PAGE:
I was hoping to get to mile 118 before 1 pm when the temperature was forecast to reach the 90s.  This was the point of the highest elevation and when much of the climbing would be finished.  Because I had to take a longer break at the last stop dealing with a sore ankle, we did not quite make it but were close enough.  It was really getting warm as we were approaching the summit.  I had tried to be diligent all day to stay hydrated and take electrolytes, but near the summit I started to cramp.  That was not a good sign because often when that starts, I have to deal with it for the rest of the ride, which proved to be true once again.  I had to slow down the climbing to keep from cramping and for the rest of the ride I could not climb as fast as I normally would have.  I was glad that 80% of the climbing was finished before first cramping.

At rest stop #4, at mile 135, we stopped a bit long where I tried to hydrate more.  My Garmin was showing 109 degree temperature, although it tends to overstate things.  I was going completely through my two water bottles between each rest stop/water stop so I figured I needed to drink more while stopped.  That really helped.  Then we went on Butts Canyon Road and Pope Valley Road back down to Highway 128 for Rest Stop #5, which was the same location as Rest Stop #1 was.  We were now 160 miles finished and I was feeling very good.  My Garmin 800 was starting to run low so I plugged in the external charger I had brought along .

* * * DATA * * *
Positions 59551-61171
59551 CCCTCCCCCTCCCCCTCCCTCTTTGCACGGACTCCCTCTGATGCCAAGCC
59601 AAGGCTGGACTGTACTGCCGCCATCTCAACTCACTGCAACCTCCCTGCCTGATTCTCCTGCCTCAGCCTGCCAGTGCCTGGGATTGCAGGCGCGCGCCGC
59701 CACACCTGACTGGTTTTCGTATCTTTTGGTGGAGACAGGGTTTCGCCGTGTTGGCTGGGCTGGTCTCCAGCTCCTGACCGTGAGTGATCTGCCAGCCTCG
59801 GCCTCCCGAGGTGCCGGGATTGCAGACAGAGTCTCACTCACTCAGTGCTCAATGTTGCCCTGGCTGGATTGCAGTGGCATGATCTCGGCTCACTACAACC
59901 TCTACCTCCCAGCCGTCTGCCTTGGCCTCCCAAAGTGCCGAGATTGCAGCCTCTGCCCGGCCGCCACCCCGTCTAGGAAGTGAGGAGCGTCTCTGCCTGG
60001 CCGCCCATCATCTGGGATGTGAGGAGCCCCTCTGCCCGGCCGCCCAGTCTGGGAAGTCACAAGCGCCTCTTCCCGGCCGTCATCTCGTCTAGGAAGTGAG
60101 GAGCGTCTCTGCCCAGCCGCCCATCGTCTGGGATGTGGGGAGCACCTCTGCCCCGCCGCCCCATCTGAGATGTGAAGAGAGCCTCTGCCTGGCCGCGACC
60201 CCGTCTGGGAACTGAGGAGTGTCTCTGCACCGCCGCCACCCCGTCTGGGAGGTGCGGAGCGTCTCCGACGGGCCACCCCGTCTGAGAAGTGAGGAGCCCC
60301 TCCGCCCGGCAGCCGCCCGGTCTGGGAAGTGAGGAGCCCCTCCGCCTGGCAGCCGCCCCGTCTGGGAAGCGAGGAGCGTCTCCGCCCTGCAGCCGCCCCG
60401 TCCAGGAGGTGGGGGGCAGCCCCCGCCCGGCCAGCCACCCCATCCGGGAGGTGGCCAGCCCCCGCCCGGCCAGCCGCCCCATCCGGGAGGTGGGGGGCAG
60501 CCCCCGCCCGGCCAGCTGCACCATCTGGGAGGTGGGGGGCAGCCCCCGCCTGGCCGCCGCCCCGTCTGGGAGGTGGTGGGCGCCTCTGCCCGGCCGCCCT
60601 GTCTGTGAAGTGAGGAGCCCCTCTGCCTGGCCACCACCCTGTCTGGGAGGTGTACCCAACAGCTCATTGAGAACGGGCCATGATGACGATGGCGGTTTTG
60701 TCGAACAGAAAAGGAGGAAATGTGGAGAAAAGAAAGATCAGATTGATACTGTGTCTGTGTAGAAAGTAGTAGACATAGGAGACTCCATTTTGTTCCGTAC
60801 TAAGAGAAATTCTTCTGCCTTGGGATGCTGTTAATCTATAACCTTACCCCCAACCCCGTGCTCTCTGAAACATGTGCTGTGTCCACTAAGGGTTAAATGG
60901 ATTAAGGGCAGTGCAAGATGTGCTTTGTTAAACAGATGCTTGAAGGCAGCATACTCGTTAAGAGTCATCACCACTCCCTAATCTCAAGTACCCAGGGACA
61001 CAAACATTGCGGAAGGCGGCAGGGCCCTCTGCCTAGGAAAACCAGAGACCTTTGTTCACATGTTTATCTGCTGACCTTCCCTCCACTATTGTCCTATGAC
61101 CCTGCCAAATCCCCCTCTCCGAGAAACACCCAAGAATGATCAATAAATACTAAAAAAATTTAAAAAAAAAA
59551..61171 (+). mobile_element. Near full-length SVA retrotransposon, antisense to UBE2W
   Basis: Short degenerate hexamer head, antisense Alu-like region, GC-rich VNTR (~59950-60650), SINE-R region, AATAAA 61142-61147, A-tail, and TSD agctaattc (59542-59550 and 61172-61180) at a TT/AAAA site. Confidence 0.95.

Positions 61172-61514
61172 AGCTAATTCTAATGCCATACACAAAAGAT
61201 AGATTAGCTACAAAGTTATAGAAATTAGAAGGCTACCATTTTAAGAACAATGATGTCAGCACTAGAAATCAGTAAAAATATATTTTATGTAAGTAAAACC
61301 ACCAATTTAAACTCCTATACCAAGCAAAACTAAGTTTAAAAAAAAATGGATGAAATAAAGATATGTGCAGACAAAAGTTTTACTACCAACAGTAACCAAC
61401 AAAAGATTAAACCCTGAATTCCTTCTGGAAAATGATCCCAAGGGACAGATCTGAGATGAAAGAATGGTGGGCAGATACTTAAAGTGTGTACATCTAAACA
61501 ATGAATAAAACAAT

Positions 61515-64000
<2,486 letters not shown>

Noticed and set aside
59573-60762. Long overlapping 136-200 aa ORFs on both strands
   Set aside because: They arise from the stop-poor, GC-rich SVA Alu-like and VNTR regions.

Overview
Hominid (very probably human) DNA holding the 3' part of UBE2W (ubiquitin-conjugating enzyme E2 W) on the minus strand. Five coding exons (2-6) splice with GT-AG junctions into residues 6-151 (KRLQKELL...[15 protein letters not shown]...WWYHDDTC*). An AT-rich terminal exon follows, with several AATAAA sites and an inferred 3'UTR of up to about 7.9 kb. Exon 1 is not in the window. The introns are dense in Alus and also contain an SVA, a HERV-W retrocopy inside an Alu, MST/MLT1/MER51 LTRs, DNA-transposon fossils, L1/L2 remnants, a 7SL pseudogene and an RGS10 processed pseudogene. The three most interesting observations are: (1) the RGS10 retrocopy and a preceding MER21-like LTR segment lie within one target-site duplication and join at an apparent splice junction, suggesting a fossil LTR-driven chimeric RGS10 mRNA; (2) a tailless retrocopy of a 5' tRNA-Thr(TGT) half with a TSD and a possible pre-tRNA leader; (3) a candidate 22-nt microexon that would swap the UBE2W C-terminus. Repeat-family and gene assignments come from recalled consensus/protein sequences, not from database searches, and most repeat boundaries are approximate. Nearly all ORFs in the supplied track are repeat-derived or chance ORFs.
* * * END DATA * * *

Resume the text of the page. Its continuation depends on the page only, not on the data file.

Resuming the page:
I think we lost about 30 minutes due to my cramping, but we were still making good time.  We were now retracing the route we had taken out in the morning.  We made it to the last rest stop, at mile 188 before dark.  Even though the day was getting late it was still warm so we needed to stop there to get water plus it was staffed by ACTC club members so we wanted to thank them.  The last 13 miles back was a fast pace because we had only rollers to deal with.  It was about 5 miles from the finish before I finally turned on my headlight.

Tom and I rode together the entire route and he was kind enough to slow down a bit when I was cramping, but I was able to still do quite a bit of the pulling.  We averaged 15.8 mph, which I was happy with considering we climbed over 13,000 feet.  It was great to be finished and enjoy a great dinner.  The Quack Cyclists volunteers did a wonder job for this double century.

Tom Mac, Lynn Katano, Franz Kelsch

Other Riders

Tom was driving home so he left, but I hung around waiting for the other riders to come in.  First to arrive was John Long, who we missed at the start.

John Long and Franz Kelsch

Virginia’s husband, Ed, came over to the finish to wait for her.  He received a text message that she was at the last rest stop so I was able to give him a good idea of how long before they arrived..  She finished with Chris Larson.

Chris Larson, Virginia Casey, Franz Kelsch, Ed Casey

Later Lane Parker and Teresa Beck arrived and Brian Chun took their photo.

Lane Parker, Teresa Beck

Ride Data

Elevation Profile


It went from too cool in the morning to blistering hot.  The forecast was for 100 degrees and I think it got close to that.  My Garmin 800 tends to read high on temperature since it is in the direct sun but it reached near 110.  You can see from the graph below it did not cool off too much and even when we finished, just at dark, it was still warm.


Training Plan

My training plan paid off.  This is what things looked like at the end, including the double century ride.